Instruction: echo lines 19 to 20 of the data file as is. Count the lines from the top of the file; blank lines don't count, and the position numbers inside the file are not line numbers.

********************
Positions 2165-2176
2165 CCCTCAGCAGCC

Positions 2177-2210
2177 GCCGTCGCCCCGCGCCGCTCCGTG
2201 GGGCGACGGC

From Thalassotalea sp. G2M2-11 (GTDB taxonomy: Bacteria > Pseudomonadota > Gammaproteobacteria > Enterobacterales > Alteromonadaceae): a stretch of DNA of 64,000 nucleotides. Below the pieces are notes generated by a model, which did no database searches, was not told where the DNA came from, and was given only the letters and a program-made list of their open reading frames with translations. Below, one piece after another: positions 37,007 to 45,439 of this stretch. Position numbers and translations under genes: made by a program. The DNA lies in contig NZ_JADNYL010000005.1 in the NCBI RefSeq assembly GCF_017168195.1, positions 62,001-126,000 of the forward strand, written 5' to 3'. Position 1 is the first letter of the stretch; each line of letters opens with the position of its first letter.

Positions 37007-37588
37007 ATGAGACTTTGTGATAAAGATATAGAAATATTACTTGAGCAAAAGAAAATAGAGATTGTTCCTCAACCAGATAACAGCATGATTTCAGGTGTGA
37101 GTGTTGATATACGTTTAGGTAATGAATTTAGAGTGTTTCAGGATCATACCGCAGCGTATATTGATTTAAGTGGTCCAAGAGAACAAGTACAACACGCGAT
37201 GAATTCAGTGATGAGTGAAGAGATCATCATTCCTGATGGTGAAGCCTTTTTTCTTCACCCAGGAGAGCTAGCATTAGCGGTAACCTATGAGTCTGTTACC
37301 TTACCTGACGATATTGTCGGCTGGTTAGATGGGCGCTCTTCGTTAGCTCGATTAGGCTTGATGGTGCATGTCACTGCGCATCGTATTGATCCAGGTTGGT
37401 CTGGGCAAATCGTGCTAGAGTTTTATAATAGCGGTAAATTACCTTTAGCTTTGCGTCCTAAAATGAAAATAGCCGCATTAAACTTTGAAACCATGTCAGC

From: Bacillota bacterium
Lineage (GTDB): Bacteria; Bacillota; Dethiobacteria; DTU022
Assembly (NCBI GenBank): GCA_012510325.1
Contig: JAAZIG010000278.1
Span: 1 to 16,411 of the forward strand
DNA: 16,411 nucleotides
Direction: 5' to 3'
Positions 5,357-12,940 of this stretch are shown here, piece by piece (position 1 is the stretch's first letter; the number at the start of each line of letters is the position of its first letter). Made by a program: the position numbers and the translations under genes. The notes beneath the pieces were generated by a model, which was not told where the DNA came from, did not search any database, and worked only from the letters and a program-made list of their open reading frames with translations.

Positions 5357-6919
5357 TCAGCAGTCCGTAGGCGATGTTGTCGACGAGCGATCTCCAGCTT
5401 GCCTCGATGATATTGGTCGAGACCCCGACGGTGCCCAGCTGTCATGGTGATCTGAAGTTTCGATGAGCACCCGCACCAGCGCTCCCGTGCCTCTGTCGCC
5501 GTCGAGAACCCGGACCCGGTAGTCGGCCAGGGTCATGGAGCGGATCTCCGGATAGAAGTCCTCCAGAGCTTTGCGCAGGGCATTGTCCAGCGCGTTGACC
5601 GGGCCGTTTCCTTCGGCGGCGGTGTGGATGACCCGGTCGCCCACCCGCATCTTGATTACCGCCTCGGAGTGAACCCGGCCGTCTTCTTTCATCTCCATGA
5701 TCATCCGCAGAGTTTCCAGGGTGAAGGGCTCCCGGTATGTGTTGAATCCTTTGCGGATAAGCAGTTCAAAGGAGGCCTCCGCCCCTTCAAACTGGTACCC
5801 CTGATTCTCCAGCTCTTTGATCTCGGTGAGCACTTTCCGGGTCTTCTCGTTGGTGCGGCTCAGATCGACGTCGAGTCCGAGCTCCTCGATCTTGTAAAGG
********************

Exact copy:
Direction: 5' to 3'
Positions 5,357-12,940 of this stretch are shown here, piece by piece (position 1 is the stretch's first letter; the number at the start of each line of letters is the position of its first letter). Made by a program: the position numbers and the translations under genes. The notes beneath the pieces were generated by a model, which was not told where the DNA came from, did not search any database, and worked only from the letters and a program-made list of their open reading frames with translations.